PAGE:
The next section highlights a few examples of the usage of trademarks as keywords for advertisements.
Examples of Trademarks Used as Keywords in Advertisements
Informational websites can legally utilize a trademark or brand name when publishing a review or product details of particular goods or services offered by a particular brand. For example, the partners of Tupperware® can advertise and sell its products online by using the Tupperware brand name.
One can file a complaint and appeal to Google to remove the ad if a trademark infringes the trademark owner’s rights. This process takes around six to nine weeks. One can contact a lawyer for advice on other steps to protect the brand online or offline.
There are several instances where sellers have chosen specific generic terms or particular trademarked terms as keywords. For example – a seller has a shoe-selling business and wants to advertise his shoes on Google. For the same, he will create an online advertisement with an appropriate ad title and text and bid on a specific keyword to show the ad on the Google Search results page. The seller can bid on a generic or descriptive keyword for shoes such as ‘footwear,’ ‘sports shoes,’ ‘running,’ ‘gym,’ etc.
In many instances, the generic or descriptive terms used as keywords are registered trademarks for particular goods and services. These terms can be used easily as keywords. In other circumstances, its unauthorized use would lead to trademark infringement. Still, in the present scenario, due to the keywords’ descriptive or generic nature, one cannot stop other entities from using these terms to describe and advertise their goods and services. Take, for example, the case of Matrimony.com that took place in 2019.
Matrimony.com Limited filed a case to restrain other matrimonial companies from using Telugu, Tamil, Kerala, Kannada, Gujarati, Punjabi, Bengali, Marathi, Christian, and Sindhi together with phrases like matrimony or matrimonial as keywords for SEO. Matrimony.com was the registered trademark owner of several generic terms. Google India Pvt. Ltd. was accused of using trademarks belonging to Matrimony.com as keywords for advertising other websites offering matrimonial services. Nonetheless, the court held in favor of Google. The judge remarked, “it is also relevant to point out that the plaintiff, though holding a registered trademark, have also used them as keywords and paid Google for advertisements…such being the position, the mere registration of the trademark of the generic words, in my view, will not entitle the plaintiff to get an order of injunction.”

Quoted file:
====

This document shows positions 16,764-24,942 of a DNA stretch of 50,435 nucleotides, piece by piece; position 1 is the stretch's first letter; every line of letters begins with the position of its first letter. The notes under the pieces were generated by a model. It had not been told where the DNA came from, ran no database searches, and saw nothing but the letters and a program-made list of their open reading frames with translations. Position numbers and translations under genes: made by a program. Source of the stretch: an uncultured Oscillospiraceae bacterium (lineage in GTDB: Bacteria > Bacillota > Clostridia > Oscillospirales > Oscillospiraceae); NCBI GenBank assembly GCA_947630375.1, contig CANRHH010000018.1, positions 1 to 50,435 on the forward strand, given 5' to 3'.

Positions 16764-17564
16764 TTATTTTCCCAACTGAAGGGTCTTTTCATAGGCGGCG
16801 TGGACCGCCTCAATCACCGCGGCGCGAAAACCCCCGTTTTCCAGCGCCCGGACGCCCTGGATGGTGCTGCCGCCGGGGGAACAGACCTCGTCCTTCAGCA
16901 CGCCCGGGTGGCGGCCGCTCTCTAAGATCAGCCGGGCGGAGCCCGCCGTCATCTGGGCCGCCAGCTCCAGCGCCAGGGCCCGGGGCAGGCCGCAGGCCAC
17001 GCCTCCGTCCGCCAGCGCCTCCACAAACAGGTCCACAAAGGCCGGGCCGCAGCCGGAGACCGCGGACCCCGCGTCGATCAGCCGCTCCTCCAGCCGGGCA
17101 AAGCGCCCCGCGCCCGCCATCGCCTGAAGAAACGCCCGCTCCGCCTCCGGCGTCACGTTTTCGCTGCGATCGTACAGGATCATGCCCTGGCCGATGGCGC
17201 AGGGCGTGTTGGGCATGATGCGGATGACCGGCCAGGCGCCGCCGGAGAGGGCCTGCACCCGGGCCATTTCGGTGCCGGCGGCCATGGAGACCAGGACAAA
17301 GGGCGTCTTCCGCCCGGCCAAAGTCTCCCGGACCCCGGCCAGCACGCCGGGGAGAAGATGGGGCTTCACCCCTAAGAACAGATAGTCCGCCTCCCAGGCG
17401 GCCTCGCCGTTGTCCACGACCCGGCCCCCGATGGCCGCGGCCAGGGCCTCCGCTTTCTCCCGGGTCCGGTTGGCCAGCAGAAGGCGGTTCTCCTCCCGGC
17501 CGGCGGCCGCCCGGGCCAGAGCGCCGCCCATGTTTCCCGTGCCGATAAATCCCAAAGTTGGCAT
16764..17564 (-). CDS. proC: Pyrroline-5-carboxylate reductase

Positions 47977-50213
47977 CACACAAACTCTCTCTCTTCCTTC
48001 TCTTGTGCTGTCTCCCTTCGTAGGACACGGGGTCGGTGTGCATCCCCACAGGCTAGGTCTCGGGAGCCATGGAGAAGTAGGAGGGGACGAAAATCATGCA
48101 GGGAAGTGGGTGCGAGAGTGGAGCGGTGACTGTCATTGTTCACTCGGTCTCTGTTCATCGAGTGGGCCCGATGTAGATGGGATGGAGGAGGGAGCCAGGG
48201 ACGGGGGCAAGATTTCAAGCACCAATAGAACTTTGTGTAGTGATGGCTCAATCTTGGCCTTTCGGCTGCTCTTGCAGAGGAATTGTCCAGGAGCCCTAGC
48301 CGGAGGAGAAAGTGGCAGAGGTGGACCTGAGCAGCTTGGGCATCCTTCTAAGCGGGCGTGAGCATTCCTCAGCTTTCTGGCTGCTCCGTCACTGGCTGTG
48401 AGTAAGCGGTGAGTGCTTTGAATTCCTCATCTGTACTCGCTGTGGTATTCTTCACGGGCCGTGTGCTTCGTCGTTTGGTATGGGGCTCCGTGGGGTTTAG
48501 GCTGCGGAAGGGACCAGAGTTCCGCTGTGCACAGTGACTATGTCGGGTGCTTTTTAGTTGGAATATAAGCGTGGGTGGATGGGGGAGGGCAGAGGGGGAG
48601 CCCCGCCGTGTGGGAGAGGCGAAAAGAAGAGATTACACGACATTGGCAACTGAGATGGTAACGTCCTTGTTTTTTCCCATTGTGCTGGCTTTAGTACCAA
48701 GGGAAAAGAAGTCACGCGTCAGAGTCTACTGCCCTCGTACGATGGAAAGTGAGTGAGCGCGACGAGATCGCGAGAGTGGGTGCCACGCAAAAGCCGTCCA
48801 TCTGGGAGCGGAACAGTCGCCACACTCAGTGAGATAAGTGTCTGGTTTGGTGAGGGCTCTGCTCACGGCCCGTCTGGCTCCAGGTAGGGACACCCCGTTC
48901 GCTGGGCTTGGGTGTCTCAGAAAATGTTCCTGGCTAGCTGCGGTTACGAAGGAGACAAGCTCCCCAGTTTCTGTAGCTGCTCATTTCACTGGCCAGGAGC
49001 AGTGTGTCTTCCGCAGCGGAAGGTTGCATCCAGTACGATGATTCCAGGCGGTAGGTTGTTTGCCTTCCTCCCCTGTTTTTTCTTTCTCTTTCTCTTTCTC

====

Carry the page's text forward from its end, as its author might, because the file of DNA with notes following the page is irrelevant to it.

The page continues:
Using another company’s name in an advertisement is also known as piggybacking. Companies often use it to unfairly ride off the goodwill and reputation of their competitors’ businesses by creating confusion in the customers’ mind. The courts, however, have mostly refrained from holding the search engines liable for allowing advertisements on third-party trademarks. Nevertheless, the Delhi High Court recently ruled in favor of the aggrieved third party while holding the search engine accountable. An important note to make here is that “likeliness of confusion” must be established for a ruling in favor of the trademark owner. We will discuss the “likelihood of confusion” in keyword advertisements in a later section.
There is one more side to this issue of trademark infringement. Google makes a profit every time a user clicks on an ad on a search engine results page. Thus, it is making money out of infringement on the rights of the trademarks’ owners. This causes the brand owners to sue both the search engine selling the keywords and the third parties bidding and purchasing.